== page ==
When Jim Thome flied out to short left field in the bottom of the ninth Thursday night, that out secured the New York Yankees eighth straight postseason victory over the Minnesota Twins.

The things which the Twins have no control over, whether it is missed third strike calls or fair balls ruled foul, have always come back to haunt them against the Yankees. Add in the many base running errors of last season’s ALDS, too.

Witnessing the interviews in the clubhouse after Thursday’s Game Two, it appears the Twins are sunk. The shrugging of the shoulders and the “I don’t know” answers show they are defeated before they even play Game Three.

Because baseball is played without a clock, it is the toughest game to win. You can’t just kneel on the ball or run out the 24 second clock every possession. The other team gets the same amount of chances as you do and you have to get the opposition out 27 times.

The Yankees have come back on the Twins time after time.

That is where all the thoughts seem to run around the players’ heads. Once a single thing goes wrong, the bad thoughts come back. 

“Here we go again,” Or, “Why can’t we beat this team?”

It’s a tough game to play when there is so much time between pitches, and between at-bats.  

It happens at all levels of the game. For example, while playing in a wood bat league a few years ago, our team was pretty good and made the playoffs every year. But we couldn’t beat the one team which won the league title most seasons.

In fact, my old team disbanded and several players play for another team in the league, and they even lost this year in the playoffs to that same team we could not beat.

Bloop hits, tough calls, missed third strikes and crucial infield errors all played a part in keeping us thinking about how we could never beat them.

So when Lance Berkman appeared to get a favorable call on a Carl Pavano 1-2 pitch, you can see the Twins faces already knowing something bad was going to happen.

But credit Pavano for throwing a really good changeup on 2-2, but give equal credit (maybe even more) to Berkman to look for that pitch and drive it out to left center for the game-leading double.

It was a good pitch, but was it the right pitch? It was the same pitch in the same location which Berkman homered in the fifth inning. After that inside fastball, the veteran Berkman knew Pavano was getting calls on the outside (like the second pitch in that at bat) and looked for a pitch on the outer edge. 

But the Twins were not done in their melt down.

Brett Gardner bunted Berkman to third*, but Danny Valencia fumbled the ball, allowing Gardner to reach base. Valencia made the fatal mistake of trying to field a still-moving ball with his bare hand, instead of using his glove.

*I still don’t know why Joe Girardi continues to bunt Gardner in those situations. I would like to see Gardner get a shot at hitting a ground ball to the right side. But, on two of the most recent bunt attempts, the infield has messed up and Gardner has reached base.

And Jason Kubel appeared to get a bad jump on Derek Jeter’s looping single to right field. Why he was playing Jeter that deep is beyond comprehension anyway. Jeter is not going to pound a ball over his head, so play him to dink and dunk away to right field.

Play Jeter like the Yankees are playing Thome, short in opposite side field for the pull-happy slugger.

While the Yankees are in the Twins heads, the biggest difference in the two teams is depth of the pitching staff. The Yankees are running out better starters and their bullpen has not faltered like the Twins bullpen.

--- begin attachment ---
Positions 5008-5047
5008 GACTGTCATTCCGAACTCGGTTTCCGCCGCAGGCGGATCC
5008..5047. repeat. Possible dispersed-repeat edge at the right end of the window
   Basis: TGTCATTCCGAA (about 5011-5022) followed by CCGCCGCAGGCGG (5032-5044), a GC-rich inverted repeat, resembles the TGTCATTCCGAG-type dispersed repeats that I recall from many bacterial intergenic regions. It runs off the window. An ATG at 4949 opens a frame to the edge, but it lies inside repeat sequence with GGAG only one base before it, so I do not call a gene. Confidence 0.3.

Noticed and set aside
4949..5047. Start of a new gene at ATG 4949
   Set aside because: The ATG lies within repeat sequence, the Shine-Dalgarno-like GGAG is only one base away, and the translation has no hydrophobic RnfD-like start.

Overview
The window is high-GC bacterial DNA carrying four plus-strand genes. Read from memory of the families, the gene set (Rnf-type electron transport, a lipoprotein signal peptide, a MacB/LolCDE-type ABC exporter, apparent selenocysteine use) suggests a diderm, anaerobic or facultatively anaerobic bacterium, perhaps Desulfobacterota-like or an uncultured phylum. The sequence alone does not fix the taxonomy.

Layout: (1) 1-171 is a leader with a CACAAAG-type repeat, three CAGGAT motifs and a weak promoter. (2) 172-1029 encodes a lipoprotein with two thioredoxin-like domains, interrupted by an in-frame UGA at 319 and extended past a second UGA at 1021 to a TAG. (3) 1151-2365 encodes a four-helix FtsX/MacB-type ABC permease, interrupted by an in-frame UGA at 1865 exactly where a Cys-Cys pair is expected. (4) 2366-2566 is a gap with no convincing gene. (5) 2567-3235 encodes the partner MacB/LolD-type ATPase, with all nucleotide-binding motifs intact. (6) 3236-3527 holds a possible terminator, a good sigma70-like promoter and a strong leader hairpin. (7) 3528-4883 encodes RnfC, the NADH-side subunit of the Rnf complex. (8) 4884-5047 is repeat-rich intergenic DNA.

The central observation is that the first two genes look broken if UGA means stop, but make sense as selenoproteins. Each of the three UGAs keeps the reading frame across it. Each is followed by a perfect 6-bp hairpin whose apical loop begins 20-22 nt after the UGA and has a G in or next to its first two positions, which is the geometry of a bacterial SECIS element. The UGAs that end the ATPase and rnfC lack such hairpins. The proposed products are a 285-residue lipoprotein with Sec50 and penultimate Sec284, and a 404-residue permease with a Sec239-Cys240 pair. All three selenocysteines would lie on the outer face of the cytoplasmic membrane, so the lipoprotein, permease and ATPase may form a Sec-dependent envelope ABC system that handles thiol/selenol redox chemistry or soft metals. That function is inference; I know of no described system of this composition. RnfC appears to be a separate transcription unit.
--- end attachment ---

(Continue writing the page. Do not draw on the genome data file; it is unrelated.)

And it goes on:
Over four division series against the Yankees (2003-04 and 2009-10), the Twins are 2-11, with both wins by Johan Santana in the two straight early openers. But the Twins also ran out to the mound Brad Radke, Kyle Lohse, and Carlos Silva in those first two series.

The Yankees pitched Mike Mussina, Roger Clemens, David Wells, and Andy Pettitte. Big difference.

In the two most recent series, there is no Santana but Francisco Liriano is there. However, the Yankees also faced Nick Blackburn, Carl Pavano twice and Brian Duensing soon to be for a second time.

Meanwhile the Twins face CC Sabathia twice, (Good) AJ Burnett, and Pettitte twice.

And while Mariano Rivera and the rest of the bullpen seem to hold down the Twins in the late innings, Joe Nathan has melted away several games. Alex Rodriguez beat him last year with that big two-run, game-tying home run, but also beat Nathan back in 2004 with a game tying ninth-inning double in Game Two.

And Mark Teixeira also has had two big game-winning home runs in his two ALDS.

Who can forget Ruben Sierra’s big three-run bomb in Game Four of 2003 (which Santana took himself out of the game) or Rogriguez’s two-run homer off Pavano last year?

Joe Mauer? Just write down 4-3 or K in your scorebook before he even begins his at-bat.

The Yankees have overpowered the Twins pitchers with game-changing hits, but it is still the pitching which has kept the Yankees winners. Better pitching does not give up all those big, late-inning home runs.

I recently had a chat with Tino Martinez and asked him if he had the opportunity to pick a pitcher to start a Game Seven for his team, who would he choose between Roger Clemens or Randy Johnson? Tino played with and against both of these future HOFers.

He immediately replied Andy Pettitte.

Pettitte has beaten Pavano twice over the last two seasons, and is 3-0, 1.77 ERA in three starts against Minnesota in the ALDS. He is also 19-9 with a 3.87 ERA in 41 postseason starts. 

The Twins have the Yankees aura to contend with, but what the biggest thing they have face is the Yankees better overall pitching—led by a consistent postseason winner like Pettitte.

Read more MLB news on BleacherReport.com